People that do postmortem work see and hear a lot of weird stuff. The myriad ways people try to harm themselves or others is truly impressive at times. We also get a lot of “someone done them in” calls when a loved one dies, presumably because they watched CSI the night before – we call it the “CSI effect.” But truth be told, homicidal poisonings are fairly rare. As I talked about in the post “Homicidal Poisonings: Not Common, but Watch Out for the Chocolate Cremes“, poisoners have to put a bit of work into it, to research and procure the poison, then find ways to administer it undetected. It’s not for the lazy, rather the cowardly. So imagine my surprise when I saw this headline in January 2015:
The fact is though, I wanted to believe this. I love conspiracy theories. Remember the post about JFK being killed by a poisoned arrow? Myths are so much more interesting than reality, which is why so many gain traction, but at the end of the day reason takes over.
Back to the headline. In early January 2015, after a funeral for a small child in Mozambique, mourners gathered and drank pombe, an alcoholic beverage (beer) made from malted grains, that had been prepared by the deceased child’s mother. The following day, hundreds had clinical signs of poisoning, with the final death toll reaching 75. A mass poisoning is certainly suspicious, but the interesting part is the initial culprit: an intentional poisoning by crocodile bile.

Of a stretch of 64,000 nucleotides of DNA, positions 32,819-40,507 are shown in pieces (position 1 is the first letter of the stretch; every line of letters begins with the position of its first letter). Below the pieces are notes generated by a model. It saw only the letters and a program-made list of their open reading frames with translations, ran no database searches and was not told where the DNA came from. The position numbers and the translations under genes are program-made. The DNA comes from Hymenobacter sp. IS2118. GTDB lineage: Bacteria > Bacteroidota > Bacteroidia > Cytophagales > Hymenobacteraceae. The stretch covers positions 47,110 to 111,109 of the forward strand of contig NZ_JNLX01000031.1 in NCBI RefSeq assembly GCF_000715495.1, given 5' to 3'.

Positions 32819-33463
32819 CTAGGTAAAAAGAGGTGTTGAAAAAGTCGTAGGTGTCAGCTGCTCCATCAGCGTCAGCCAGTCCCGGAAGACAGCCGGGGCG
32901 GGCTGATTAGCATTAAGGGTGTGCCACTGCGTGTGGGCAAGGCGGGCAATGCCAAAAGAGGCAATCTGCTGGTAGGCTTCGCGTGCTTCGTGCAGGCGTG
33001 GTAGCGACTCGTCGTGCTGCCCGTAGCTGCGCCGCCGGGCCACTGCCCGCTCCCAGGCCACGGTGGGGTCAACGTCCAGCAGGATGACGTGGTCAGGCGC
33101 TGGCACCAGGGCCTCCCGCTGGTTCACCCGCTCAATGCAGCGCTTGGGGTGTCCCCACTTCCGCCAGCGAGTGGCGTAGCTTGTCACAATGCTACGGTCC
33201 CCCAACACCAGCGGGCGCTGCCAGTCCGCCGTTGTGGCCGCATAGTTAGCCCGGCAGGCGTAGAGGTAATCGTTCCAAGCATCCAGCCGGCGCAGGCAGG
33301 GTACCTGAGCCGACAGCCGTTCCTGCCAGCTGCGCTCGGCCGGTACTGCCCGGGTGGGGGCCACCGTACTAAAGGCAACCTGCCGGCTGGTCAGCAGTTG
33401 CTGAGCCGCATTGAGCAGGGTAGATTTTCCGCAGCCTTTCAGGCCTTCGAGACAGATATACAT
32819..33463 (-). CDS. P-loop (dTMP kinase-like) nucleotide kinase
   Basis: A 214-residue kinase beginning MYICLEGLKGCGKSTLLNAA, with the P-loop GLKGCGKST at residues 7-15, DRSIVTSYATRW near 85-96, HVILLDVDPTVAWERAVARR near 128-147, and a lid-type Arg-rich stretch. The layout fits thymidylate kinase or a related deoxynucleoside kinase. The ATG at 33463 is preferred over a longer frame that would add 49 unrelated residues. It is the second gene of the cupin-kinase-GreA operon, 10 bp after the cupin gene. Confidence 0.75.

Bile is vile stuff. It is continuously produced in the liver, then stored in the gall bladder, for aid in digestion of fats in the small intestine. This is why people who have their gallbladder newly removed stay away from fatty foods, or else risk diarrhea and other liquidy excretions. Bile is mostly water, but also contains bile acids, and the bile pigment bilirubin – the focus of my PhD research – and ranges in color from green to brown, and generally smells repulsive. Of all the postmortem specimens I’ve worked with (i.e. all of them) it ranks up there as one of my least favorites. It concentrates down to an oily sludge and is hard to work with. On the plus side it is forensically useful, as many opiates and opioids are detectable in it.
It’s nasty stuff, certainly, but poisonous? I wouldn’t drink it. Lethal? Hardly. The roots of crocodile bile as a poison, in central and east African countries like Mozambique, is grounded in witchcraft. The majority of the population in countries such as Mozambique and Zimbabwe believe in witchcraft, uroyi or ubutakati, as a sinister preternatural force. This belief is instilled at the earliest ages, being told of witches using recognizable objects to carry out their malevolent mischief, such as crocodile bile. It is told that bile from a crocodile’s gallbladder is so poisonous, that a tiny amount applied to a fingernail then dipped into a beverage, will cause the victim to experience severe abdominal pain and death within 24 hours. (1, 2)